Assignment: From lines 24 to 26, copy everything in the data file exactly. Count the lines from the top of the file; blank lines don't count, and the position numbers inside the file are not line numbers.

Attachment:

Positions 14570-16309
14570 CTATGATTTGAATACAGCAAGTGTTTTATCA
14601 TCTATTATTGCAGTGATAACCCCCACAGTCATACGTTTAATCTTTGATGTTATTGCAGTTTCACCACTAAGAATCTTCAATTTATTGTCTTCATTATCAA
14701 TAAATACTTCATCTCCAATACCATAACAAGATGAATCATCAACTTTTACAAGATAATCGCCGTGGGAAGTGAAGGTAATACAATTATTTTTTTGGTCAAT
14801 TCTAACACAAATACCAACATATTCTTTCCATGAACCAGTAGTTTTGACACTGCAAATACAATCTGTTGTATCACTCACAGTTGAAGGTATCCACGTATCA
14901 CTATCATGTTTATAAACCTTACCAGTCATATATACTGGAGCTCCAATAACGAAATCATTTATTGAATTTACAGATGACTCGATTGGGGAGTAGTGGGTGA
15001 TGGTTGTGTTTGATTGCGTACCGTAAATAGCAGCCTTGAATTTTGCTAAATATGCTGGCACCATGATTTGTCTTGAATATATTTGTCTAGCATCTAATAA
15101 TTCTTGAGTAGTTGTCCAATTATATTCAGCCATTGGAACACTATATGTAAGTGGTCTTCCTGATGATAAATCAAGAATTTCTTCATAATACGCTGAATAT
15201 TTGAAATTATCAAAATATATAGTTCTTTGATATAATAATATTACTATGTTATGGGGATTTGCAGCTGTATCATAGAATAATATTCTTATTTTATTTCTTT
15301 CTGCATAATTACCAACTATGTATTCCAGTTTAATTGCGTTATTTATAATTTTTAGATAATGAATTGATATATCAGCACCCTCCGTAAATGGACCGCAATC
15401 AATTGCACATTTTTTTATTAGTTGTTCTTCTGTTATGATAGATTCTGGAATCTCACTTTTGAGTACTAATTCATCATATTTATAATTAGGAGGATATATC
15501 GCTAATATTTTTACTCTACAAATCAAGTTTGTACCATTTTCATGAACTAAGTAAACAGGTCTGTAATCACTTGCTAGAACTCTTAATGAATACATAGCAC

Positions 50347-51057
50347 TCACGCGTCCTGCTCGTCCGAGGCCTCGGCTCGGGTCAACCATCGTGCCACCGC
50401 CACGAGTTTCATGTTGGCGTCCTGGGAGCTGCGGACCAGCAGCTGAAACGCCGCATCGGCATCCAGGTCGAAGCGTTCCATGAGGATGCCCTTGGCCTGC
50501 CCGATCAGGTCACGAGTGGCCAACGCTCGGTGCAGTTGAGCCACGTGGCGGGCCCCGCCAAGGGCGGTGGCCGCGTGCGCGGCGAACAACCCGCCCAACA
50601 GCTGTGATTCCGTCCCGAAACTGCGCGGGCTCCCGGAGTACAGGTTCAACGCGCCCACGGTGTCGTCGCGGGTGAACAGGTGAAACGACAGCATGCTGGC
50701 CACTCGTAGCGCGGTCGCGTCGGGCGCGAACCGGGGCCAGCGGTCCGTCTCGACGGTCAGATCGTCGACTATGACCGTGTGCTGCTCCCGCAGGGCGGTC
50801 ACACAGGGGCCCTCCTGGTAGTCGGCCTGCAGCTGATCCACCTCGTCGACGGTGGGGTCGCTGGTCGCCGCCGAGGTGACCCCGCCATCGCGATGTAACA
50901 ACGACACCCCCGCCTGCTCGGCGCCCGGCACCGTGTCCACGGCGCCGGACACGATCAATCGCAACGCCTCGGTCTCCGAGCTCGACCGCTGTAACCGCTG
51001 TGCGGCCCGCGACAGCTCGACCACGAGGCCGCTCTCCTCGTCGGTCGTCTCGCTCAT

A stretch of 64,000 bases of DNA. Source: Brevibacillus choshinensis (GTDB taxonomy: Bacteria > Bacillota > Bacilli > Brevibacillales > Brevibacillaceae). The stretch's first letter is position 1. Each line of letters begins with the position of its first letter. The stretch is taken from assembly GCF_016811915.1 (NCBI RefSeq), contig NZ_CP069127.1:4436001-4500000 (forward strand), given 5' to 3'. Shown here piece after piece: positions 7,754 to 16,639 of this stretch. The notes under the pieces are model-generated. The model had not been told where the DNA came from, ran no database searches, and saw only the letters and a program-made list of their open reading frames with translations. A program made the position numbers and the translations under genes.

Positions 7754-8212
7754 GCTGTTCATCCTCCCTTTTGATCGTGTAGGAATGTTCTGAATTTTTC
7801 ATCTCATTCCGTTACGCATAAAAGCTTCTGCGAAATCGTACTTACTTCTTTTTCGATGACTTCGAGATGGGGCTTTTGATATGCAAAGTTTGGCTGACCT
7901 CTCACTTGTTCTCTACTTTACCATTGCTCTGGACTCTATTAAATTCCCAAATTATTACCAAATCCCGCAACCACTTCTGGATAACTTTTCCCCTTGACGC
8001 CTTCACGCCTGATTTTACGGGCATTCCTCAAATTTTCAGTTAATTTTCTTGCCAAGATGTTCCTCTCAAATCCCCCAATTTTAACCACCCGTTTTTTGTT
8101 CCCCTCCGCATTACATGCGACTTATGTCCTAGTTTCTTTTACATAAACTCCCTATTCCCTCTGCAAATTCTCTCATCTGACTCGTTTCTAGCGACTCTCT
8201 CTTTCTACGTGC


7754 GCTGTTCATCCTCCCTTTTGATCGTGTAGGAATGTTCTGAATTTTTC
7801 ATCTCATTCCGTTACGCATAAAAGCTTCTGCGAAATCGTACTTACTTCTTTTTCGATGACTTCGAGATGGGGCTTTTGATATGCAAAGTTTGGCTGACCT
7901 CTCACTTGTTCTCTACTTTACCATTGCTCTGGACTCTATTAAATTCCCAAATTATTACCAAATCCCGCAACCACTTCTGGATAACTTTTCCCCTTGACGC